Snapchat now does video. The photo messaging app, which lets users exchange pictures timed to disappear within seconds, now allows you to record and share small snippets of video. Each message can be up to ten seconds long, and the same rules apply: you get only one chance to watch each movie clip, after which it will vanish from your inbox. In explaining why his company considers video to be a worthwhile endeavor, CEO Evan Spiegel said the inherent brevity that Snapchat offers could appeal to people that may otherwise shy away from a camcorder. "People are incredibly self conscious about video," he says. "If you think photos are bad, imagine listening to yourself and seeing how awkward you are."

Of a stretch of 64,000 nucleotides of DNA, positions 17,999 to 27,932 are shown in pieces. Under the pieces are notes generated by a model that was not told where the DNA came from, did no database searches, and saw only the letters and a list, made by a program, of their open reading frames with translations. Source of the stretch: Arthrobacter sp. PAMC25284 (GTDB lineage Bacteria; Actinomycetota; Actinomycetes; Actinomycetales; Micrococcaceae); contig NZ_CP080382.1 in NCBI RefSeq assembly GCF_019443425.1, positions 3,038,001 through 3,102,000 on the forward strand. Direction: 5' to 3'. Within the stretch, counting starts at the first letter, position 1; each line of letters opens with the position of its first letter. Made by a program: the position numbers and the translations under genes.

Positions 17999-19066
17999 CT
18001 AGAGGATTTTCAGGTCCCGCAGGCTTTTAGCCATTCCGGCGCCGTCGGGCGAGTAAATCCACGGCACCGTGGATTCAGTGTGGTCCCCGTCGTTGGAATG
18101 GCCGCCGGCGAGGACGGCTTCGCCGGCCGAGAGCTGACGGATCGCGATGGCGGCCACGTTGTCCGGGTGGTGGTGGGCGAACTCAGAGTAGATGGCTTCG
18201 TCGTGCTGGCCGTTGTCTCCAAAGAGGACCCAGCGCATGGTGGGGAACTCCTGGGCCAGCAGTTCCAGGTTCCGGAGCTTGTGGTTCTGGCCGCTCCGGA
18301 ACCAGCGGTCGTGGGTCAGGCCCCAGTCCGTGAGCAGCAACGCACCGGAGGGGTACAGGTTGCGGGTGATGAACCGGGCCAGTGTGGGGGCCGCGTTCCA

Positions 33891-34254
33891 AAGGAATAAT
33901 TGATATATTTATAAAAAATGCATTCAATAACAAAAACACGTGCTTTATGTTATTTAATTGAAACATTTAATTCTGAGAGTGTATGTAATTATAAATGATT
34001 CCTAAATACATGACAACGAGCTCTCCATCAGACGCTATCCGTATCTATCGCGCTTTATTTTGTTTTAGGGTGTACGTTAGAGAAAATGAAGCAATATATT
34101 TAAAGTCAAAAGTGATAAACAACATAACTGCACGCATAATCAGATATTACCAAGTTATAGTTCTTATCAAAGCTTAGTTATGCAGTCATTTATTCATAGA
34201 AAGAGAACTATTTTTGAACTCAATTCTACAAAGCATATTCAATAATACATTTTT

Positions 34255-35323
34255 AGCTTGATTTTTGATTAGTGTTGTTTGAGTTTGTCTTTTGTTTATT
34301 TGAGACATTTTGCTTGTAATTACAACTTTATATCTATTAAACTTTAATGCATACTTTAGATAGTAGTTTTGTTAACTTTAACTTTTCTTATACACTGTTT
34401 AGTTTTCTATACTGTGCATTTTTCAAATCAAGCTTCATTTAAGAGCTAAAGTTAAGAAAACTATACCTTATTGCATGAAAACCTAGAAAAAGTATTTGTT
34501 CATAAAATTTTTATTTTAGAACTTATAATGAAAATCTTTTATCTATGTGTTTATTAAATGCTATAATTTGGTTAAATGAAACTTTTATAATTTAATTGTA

The app is proving astonishingly popular; one month ago, over 20 million images were being shared through Snapchat each day. That total has since ballooned to more than 50 million. Still, there are many concerns when it comes to how something that amounts to a "burner" service is being used. Many criticize the app as a care-free avenue for sexting, though Spiegel has repeatedly sought to play down that theory. Instead, he attributes the craze surrounding his company to our natural urge to share what's happening in our lives. And video will only enhance that sharing capability, he says. "As moments unfold, you have to decide 'is this a photo or a video?'" he says. The formula behind that choice is fairly straightforward. "If it's a short moment, it's a photo. If it's a long moment, it's a video." The latest, video-enabled version of Snapchat is free and available now.